PLAY Clip 2: “Shock Markets.” Review the focus question: Who coined the term “irrational exuberance” and what does it mean? (Former Federal Reserve Chairman Alan Greenspan coined the term to describe the “collective euphoria” and unwarranted optimism that investors often demonstrate when they invest in the ultimately unpredictable stock market.) Explain that history has shown time and again that investors seeking to profit from a strong—or “bull” market—often ignore signs that the stocks they’re buying have become overvalued. A key principle of investing is to “buy low and sell high,” but when all prices are rising it can be difficult to know exactly what “low” and “high” prices are. Moreover, when investors sell stocks which they think have peaked in value, it can spark a “sell-off” which, if widespread enough, can trigger a weak “bear” market.

7. Divide students into groups of 4-5. Have each group log on to “Play the Market” ( and tell them to click “Trade Traditional Stocks” in the bottom right corner of the window to start the game. Explain that each group will assemble their own collection of investments—or “portfolio”—from some combination of the four imaginary stocks offered. They can then modify this portfolio according to market changes they will learn about by clicking on the “News Flash” button in each 2 week turn of the 16 week simulation. Also point out that each group is also free to keep some or all funds in the “bank” at 4% interest rather than purchasing stocks. Explain that the point of the exercise is to increase the value of one’s portfolio as much as possible. Allow 20 minutes for the groups to play through the simulation.

8. Ask each group to share the simulation’s final evaluation of their portfolio performance (found by clicking the “Evaluation” button on the simulation’s last screen). Which group performed best, and why? Which group performed worst, and why? Would any group have been better off keeping all their money in the bank? Did any group invest heavily in when it was performing well, only to see the value of their stock plummet later on? Explain that similarly high expectations of unproven technology stocks fueled the “dot-com boom” of the late 1990s, when Mr. Greenspan made his famous observation that investors were deluding themselves through “irrational exuberance.” Explain that as with the simulation’s fictional stock, many real technology stocks plummeted in the “dot-com crash” around the turn of the 21st century.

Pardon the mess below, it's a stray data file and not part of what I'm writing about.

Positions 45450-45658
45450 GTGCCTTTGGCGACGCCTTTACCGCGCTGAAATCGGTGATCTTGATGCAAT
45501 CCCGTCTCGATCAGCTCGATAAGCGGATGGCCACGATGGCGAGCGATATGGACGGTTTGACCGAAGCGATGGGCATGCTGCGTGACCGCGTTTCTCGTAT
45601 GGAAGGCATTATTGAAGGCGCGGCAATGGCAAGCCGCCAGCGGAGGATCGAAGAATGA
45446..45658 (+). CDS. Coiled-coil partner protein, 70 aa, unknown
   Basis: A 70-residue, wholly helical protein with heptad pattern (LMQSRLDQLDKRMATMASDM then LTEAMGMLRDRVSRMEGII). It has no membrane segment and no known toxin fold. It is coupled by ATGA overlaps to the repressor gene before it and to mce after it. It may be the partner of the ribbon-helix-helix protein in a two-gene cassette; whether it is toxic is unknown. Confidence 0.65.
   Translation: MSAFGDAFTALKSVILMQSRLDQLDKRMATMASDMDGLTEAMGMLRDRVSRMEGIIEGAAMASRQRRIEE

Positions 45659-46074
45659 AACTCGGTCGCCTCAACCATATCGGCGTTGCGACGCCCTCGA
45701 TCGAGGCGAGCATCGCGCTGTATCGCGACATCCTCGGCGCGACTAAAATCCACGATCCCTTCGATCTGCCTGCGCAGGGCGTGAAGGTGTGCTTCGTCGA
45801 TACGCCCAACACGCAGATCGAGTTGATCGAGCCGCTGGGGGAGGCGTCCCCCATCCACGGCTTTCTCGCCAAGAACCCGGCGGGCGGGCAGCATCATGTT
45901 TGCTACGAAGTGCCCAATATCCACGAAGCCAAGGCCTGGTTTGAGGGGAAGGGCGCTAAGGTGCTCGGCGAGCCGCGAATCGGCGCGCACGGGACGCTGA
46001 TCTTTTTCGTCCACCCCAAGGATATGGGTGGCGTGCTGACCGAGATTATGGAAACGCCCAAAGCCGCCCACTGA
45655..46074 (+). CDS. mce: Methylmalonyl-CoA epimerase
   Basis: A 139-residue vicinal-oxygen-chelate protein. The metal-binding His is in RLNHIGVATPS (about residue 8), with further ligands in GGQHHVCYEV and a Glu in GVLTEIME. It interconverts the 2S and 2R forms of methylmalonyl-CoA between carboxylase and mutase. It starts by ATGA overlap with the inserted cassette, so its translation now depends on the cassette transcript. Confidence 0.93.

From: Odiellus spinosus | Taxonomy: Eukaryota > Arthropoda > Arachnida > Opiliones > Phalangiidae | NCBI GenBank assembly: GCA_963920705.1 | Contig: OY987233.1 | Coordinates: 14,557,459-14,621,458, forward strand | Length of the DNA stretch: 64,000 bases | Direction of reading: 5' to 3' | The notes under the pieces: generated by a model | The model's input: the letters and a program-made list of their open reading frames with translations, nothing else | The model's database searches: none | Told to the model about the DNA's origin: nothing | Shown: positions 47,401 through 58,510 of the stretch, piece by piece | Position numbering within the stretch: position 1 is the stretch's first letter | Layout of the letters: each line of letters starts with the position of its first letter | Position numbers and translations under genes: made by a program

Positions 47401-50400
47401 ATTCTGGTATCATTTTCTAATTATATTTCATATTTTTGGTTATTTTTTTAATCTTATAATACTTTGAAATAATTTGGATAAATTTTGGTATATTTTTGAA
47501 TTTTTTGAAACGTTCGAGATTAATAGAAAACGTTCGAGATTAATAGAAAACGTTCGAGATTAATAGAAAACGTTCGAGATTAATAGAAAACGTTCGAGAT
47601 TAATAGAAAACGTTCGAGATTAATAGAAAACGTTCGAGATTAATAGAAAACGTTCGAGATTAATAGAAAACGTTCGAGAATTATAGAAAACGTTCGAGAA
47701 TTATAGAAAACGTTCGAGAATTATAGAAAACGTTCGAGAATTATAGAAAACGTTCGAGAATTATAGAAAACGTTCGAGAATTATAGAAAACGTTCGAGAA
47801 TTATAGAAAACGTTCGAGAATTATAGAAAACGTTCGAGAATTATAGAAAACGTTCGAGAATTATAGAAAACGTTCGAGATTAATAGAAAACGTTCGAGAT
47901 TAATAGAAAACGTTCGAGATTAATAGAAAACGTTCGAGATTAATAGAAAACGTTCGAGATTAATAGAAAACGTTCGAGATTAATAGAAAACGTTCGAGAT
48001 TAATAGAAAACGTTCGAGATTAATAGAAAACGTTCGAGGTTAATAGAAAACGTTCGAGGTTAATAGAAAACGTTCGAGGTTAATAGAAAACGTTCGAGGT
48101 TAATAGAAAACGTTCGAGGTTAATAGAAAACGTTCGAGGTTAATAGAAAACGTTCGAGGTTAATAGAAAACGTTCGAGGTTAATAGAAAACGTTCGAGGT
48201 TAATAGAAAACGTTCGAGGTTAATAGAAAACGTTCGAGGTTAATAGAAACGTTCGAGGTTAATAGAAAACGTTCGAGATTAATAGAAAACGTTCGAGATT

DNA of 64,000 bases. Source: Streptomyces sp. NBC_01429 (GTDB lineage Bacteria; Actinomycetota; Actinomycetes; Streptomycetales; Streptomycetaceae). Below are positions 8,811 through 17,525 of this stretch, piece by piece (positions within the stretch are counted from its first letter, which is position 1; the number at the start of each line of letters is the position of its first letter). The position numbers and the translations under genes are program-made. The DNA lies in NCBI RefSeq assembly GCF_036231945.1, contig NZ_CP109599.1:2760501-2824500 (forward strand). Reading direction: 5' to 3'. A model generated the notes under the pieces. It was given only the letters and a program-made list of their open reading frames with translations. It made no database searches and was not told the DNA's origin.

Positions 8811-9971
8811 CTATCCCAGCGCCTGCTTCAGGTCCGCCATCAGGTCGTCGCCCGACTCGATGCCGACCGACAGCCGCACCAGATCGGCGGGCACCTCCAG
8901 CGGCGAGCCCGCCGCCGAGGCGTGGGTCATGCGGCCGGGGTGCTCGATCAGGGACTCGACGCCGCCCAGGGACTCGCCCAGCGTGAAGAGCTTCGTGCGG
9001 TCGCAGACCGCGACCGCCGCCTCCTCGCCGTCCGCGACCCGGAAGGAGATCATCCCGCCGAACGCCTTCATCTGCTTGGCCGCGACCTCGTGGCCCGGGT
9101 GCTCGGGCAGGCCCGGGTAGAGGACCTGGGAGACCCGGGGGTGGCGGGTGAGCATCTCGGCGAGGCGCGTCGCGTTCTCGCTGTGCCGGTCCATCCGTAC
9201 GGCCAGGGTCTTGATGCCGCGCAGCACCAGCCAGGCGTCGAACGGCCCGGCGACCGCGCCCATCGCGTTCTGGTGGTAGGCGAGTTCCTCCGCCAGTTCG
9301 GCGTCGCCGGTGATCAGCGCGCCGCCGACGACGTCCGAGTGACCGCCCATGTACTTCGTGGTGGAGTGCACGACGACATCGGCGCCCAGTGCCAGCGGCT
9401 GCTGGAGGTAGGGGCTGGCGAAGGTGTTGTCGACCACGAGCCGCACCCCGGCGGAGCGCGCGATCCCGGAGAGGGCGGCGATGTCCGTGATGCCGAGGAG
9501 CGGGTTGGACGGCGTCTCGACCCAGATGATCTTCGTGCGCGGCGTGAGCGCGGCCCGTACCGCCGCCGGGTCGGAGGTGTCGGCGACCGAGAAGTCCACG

9. Explain that the stock market crash of September 2008 and the ensuing financial crisis—largely based on overvalued real estate investments—dwarfed the crash. Many experts are in fact comparing it to the crisis of October 1929 that precipitated the Great Depression of the 1930s. Explain that while the stock market fluctuates minute to minute and day to day, broad trends can be discerned over time.

10. Have each group to log onto the “Dow Jones Industrial Average Timeline” (, which depicts the Dow Jones Industrial Average’s performance over the past century. What general trend can be discerned? (Overall growth over time; periods of fast growth interspersed with periods of relative stagnation.) Ask if anyone can make a correlation between a major event or period in history and significant gains or losses in the market? How, for instance, did the market respond to the December 1941 attack on Pearl Harbor, and the string of Allied defeats which followed? What about the 1973-4 Arab Oil Embargo? The terrorist attacks of September 11, 2001? During which presidential administrations did the stock market climb? During which did it fall?


1. As homework, assign each student in the class to write a brief research report on one of the companies listed on the “Taking Stock” Student Organizer. Important questions to be addressed should include: What was the original business model of the company’s entrepreneurial founders? How much time passed from the company’s creation to its IPO, and why was an IPO necessary? When was it chosen to become on of the thirty companies which determine the Dow Jones Industrial Average? How has the company’s stock performed throughout its history? Has it been affected by current events in the past ten years?

2. During the next class period, have students divide into their previously established groups of 4-5 and present their findings to each other. Within each group, have certain companies prospered while others have suffered? Have certain events affected some companies more than others?

Inside This Lesson

Produced by THIRTEEN    ©2021 Educational Broadcasting Corporation. All rights reserved.